When Srinidhi Rao was just 2 years old, she was walking to her father's doctor's office and spelled a word she saw on the wall. "C-a-r-d-i-o-l-o-g-y." It was the beginning of a lifelong love of spelling.
Srinidhi, now a fifth-grader at The Lane School, just qualified to compete in the 2021 Scripps National Spelling Bee, one of her many spelling accomplishments but the most prestigious to date.
"I love learning words in new languages and doing stems to understand words better," Srinidhi said. " I feel so good when I have spelled a difficult new word correctly by deciphering it from the word roots and language patterns."
This is the fourth consecutive year a D181 student has qualified for the National Bee.
"We are so proud of Srinidhi's accomplishments and look forward to seeing her continued success," said D181 Superintendent Dr. Hector Garcia. "It is fascinating to watch her excel on the stage and we wish her the best of luck at the national competition."
Srinidhi's mother, Leelaa Rao, said people are always amazed when they see her daughter's talent and learn her age.
"I am very thankful that one of her teachers took special interest in her in kindergarten," Leelaa said. "We have nurtured her love for spelling since then while making sure she isn't just a spelling machine. We want her to understand the definitions as she learns and understands more about how language works."
Srinidhi studies every day after school and after finishing her homework and about 5-6 hours on weekends. She also has a strong interest in music and performs in classical music concerts with her grandmother and mother.
Her dream career is to follow in her father's footsteps, Dr. Rammohan Rao — she wants to be a pulmonary critical care doctor.
"She originally wanted to be an ophthalmologist but after seeing her father treat COVID patients this past year she was inspired, and she changed her mind," Leelaa said.
Srinidhi won the District 181 Bee earlier this year and qualified for the Scripps Bee by placing first in the At-Large Region One Regional Spelling Bee, when she spelled the word "tomium" correctly.
Due to COVID-19 restrictions, Scripps will hold the initial rounds of the national bee virtually for the first time. Leelaa said one of the downsides of virtual bees they've experienced so far is there can be technology glitches that spoil the rhythm of the event.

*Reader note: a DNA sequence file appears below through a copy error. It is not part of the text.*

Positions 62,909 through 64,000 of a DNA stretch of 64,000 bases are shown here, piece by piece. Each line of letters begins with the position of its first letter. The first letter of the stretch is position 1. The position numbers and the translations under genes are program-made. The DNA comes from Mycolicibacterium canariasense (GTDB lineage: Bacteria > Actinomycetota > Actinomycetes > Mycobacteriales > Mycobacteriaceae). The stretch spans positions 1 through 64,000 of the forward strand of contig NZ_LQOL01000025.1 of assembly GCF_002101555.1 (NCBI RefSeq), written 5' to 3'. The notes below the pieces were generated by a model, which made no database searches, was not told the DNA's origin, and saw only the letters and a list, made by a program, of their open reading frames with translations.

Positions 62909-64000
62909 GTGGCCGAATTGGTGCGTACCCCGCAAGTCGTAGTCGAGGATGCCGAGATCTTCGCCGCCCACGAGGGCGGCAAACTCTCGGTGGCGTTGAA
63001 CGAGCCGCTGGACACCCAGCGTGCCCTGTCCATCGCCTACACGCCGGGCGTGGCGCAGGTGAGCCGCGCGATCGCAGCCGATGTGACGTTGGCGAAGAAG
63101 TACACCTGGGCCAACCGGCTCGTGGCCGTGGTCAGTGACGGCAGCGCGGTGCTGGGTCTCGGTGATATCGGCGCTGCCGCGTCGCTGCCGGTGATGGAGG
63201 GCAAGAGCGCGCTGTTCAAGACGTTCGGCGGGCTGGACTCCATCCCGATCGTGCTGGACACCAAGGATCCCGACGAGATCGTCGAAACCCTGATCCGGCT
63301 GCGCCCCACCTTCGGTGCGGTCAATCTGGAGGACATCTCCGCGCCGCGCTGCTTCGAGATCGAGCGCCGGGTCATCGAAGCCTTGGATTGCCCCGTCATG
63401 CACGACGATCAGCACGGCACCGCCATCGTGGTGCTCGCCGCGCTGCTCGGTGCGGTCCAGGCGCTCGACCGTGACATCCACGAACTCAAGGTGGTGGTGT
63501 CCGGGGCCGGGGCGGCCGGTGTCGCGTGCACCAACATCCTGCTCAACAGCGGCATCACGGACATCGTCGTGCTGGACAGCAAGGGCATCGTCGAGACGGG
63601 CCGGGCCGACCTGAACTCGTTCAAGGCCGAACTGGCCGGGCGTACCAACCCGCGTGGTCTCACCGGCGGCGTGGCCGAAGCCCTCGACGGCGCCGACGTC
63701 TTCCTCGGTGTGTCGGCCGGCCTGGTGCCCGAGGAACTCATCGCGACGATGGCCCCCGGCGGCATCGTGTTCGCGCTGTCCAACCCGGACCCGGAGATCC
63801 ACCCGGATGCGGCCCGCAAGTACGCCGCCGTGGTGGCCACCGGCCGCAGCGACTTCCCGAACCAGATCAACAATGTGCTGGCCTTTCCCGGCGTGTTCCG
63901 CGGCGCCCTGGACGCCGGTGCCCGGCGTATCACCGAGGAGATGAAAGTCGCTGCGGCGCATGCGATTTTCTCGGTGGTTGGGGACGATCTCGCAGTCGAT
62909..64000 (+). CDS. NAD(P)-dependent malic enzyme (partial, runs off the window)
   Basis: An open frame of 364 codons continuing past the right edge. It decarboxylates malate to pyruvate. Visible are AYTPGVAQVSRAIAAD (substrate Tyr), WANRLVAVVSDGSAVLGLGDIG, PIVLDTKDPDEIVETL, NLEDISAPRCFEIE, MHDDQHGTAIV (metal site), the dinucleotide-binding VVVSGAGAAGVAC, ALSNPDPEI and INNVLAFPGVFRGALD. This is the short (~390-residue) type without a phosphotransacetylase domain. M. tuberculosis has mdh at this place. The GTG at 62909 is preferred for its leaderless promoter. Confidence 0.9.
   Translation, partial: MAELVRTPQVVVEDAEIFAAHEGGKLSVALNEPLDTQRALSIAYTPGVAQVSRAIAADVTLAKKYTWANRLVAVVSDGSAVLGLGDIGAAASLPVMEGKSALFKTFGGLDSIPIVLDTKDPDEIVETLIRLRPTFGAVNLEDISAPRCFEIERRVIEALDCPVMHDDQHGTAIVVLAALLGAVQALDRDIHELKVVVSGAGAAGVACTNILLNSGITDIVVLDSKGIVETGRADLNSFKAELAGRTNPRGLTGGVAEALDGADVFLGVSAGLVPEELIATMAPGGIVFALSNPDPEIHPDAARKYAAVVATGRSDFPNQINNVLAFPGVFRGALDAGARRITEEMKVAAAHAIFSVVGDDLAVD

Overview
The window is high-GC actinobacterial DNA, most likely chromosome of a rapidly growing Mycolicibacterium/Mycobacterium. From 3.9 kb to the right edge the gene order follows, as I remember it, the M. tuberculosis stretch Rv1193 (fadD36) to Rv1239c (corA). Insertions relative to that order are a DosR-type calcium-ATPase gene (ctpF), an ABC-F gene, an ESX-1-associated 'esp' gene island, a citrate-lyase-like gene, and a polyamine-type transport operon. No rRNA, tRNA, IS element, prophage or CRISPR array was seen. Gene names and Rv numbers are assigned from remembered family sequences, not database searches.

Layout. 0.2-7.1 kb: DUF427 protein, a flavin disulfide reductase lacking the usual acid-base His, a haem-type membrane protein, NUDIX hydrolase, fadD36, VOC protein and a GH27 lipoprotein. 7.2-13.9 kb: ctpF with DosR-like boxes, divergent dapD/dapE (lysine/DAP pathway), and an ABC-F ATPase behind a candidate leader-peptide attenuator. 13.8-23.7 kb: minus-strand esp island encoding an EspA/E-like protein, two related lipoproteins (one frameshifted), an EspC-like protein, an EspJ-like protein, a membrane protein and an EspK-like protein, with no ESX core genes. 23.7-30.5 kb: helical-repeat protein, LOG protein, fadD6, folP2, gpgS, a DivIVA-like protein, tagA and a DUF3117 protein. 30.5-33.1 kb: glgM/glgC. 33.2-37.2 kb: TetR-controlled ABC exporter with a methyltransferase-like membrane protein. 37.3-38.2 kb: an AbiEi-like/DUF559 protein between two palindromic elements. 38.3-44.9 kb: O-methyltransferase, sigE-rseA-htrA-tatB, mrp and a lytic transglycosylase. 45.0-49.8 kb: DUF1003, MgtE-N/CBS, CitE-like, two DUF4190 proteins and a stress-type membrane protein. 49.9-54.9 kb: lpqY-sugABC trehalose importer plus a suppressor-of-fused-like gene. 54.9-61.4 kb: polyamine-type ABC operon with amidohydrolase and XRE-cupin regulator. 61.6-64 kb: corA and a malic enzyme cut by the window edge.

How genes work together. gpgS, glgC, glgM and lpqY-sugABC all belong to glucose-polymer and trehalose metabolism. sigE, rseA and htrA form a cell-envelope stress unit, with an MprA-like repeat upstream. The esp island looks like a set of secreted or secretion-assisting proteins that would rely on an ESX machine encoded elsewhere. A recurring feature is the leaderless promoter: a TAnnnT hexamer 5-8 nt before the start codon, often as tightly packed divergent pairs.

"She got a lot of practice in virtual bees over the summer, but if the connection is bad when you spell a word, even if you spell it correctly, you have to spell another word," Leelaa said.
Precise details on the virtual options for the Scripps Bee are yet to be posted but the finals will feature 10-12 students who will gather in the ESPN studio, Disney World Florida, on July 8 for the televised event. Finalists who will travel to Orlando will have advanced through three levels of virtual competition: the preliminary, quarterfinal, and semifinal segments.
"I want to be spelling in front of everybody during the ESPN primetime TV event," Srinidhi said. "I need to work extra hard to make that happen to be among the handful of finalists this year."
Srinidhi's Previous Spelling Bee Highlights (Not all-inclusive)
- Kindergarten: Placed sixth in the South Asian Spelling Bee in Chicago up against other students up through 8th grade. Srinidhi did not misspell her final word; she was disqualified because she didn't repeat the word after spelling it correctly.
- Second Grade: Won the school spelling bee in Pensacola, Florida, placed 9th in the District Bee (competing against all grade levels up to 8th grade)
- Third Grade (early winter): Won the School Spelling Bee in Florida
- Third Grade (late winter): Won the School Spelling Bee in District 181, 10 days after moving to District 181. She was placed second in District 181 and the Dupage County Spelling Bees in 2019. She advanced to the Scripps Spelling Bee through the RSVBee and placed 51st out of 562 contestants.